Photo from Hachette Book Group
She's the inspiration actually. She's a wonderful, feisty, independent, funny, strong little girl. She has CP, so she has some mobility issues with her legs -- it's mild, but it does present her with some obstacles and challenges in life.

She sails through them because her sense of self worth and view of herself is of a beautiful girl and a princess. She's just been such a source of inspiration to us because even with her tumbles and scrapes, her will is so strong.

How does it actually work writing with your mom?

We live on opposite coasts; my mom is most of the time in California and I'm here on the East Coast. At the beginning it was very difficult -- we'd spend a lot of time on the phone with very stiff necks!

Now we use the miracle of technology and for the last several years have been writing together via Webcam. We find it's really important to see each other when we're writing -- a lot of our dialogue is very expressive, and somehow you just need to see each other . . . to be able to make eye contact. 

Usually once we have our idea we outline . . . and we work from the beginning in a very organic process of finishing each other's sentences! I type like crazy while we're working, print the latest efforts of the day, and we e-mail them back and forth and edit like crazy!

You guys have a close relationship -- so what's Mother's Day going to be like?

I so wish we were doing something. Unfortunately she'll be out of town this Mother's Day; she's doing a concert in London. She'll be traveling, and I'll be here! But we will obviously speak. Most likely we'll iChat like we usually do!

Is that how your kids get to see Grandma too?

Yes, often! Although she does come here. She has a house out here, and she does come and visit as often as she can. But we do a lot of visiting that way -- it's a great thing. I think a lot about how much easier that would have made my life easier growing up with divorced parents.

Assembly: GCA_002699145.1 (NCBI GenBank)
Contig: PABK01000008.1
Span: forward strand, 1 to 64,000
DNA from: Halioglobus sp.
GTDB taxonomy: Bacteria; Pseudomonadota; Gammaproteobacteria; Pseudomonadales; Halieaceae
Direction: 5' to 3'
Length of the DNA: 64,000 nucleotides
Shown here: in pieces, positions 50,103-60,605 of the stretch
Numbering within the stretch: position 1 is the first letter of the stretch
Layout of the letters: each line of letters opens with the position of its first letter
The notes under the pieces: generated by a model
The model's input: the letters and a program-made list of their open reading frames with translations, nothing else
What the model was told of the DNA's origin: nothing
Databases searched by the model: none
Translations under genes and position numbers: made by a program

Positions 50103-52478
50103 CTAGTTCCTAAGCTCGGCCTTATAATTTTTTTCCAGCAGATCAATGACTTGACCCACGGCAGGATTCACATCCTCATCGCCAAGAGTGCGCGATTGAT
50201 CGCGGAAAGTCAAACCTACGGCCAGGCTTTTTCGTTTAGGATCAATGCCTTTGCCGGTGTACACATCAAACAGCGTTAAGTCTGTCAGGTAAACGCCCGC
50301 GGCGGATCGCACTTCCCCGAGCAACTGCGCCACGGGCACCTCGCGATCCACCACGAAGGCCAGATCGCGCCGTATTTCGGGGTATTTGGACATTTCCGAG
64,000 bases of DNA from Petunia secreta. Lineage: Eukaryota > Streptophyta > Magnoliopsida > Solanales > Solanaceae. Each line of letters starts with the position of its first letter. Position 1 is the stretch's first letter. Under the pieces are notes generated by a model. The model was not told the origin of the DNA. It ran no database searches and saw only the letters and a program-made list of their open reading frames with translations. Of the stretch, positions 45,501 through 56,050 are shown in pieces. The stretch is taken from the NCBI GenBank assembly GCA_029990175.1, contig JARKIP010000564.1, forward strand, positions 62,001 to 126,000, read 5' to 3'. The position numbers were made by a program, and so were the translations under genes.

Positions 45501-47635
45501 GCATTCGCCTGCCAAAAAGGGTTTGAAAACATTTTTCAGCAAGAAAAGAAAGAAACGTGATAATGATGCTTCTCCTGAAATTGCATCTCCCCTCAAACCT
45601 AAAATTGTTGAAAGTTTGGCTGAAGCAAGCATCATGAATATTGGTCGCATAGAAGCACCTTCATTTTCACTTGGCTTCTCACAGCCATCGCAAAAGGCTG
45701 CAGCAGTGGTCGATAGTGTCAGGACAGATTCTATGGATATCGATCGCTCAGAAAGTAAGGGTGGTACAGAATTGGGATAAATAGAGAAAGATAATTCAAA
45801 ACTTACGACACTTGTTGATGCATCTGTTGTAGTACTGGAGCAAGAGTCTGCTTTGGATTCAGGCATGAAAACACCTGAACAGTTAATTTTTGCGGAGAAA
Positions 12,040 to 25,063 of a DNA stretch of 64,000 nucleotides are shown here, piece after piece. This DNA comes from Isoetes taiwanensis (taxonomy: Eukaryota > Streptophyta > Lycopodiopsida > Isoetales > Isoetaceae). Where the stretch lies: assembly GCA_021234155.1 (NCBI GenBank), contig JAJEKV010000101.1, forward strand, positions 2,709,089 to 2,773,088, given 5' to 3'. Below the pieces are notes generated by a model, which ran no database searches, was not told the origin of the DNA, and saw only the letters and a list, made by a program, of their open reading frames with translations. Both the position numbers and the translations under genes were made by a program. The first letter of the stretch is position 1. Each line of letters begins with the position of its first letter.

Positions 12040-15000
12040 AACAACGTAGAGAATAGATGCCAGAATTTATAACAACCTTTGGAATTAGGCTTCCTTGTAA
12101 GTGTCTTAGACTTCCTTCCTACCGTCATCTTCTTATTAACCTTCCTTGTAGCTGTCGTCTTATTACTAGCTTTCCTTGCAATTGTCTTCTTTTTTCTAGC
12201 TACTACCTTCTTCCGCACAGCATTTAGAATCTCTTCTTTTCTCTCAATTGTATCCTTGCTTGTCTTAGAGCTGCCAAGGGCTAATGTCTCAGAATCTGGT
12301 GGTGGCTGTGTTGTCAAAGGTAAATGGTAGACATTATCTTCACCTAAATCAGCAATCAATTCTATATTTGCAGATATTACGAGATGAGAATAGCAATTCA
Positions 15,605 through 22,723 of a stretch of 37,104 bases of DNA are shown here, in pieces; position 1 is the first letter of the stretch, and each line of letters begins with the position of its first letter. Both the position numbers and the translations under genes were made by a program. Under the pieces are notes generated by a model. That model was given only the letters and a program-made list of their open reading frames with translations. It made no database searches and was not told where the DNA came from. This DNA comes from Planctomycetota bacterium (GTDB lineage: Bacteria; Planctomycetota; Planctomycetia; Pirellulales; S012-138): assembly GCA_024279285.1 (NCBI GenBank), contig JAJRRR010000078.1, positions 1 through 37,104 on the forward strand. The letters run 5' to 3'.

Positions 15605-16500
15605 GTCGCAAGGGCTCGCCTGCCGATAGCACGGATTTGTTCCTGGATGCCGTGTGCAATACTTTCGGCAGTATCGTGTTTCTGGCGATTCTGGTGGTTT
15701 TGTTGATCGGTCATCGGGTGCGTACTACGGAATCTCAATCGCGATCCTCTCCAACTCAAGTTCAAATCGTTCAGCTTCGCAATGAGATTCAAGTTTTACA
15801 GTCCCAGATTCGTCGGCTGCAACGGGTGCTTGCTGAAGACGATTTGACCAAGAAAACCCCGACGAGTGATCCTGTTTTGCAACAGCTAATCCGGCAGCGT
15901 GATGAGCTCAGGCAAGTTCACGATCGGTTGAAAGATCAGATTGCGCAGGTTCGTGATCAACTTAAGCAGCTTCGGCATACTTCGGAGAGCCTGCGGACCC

Do they get to watch Grandma via the movies?

Yes! Again, it's interesting because of my son's passion for non-fiction, he was mostly as a kid and is mostly interested in documentaries and sports and that sort of thing. He never really showed a tremendous amount of interest in those films.

My daughter adores them, and she asks to watch them and can't get enough of them. She's fascinated by the whole notion!

How do you balance the TV watching with making sure the kids get enough books?

This is a big part of my passion; I wrote a book on this subject called Raising Bookworms.

I'm a firm believer that we need to take responsibility as parents. We learn reading at school, but we learn to love reading at home.

More and more, with the digital age and electronics competing for our kids' attention, we really do have a challenge. That whole book is about finding ways to make reading as joyful an activity in kids lives as possible . . . so it's something they gravitate toward and are drawn to. 

I think we can't make TV forbidden fruit; the minute you put a moritorium on it it's something they're more drawn to. I think our task as parents is to look for ways to use it wisely.

The best way to do that is to a. be involved in what they're watching, to have dialogue about what their watching and b. to look for ways to integrate reading with TV.

Watching films, for instance, that are adaptations of books so they can then read the book or vice versa. Or having dialogue about the fact that every show they're watching starts as a script, speaking about the narrative of the story . . . not just letting it be received passively.

Talking about the story, talking about the characters and the problems that get solved.

In an ideal world we have to encourage both -- see the film, see a theater adaptation, read the book. . .


You can start by reading The Very Fairy Princess with your kids this May! The book will be available from Little Brown on May 19, with a digital download of the audio form available from Hachette Audio.

Or start writing your own books with your kids -- or for them. Emma Walton Hamilton offers a Just Write for Kids at-home course for moms who want to put the tales they spin at bedtime onto the page.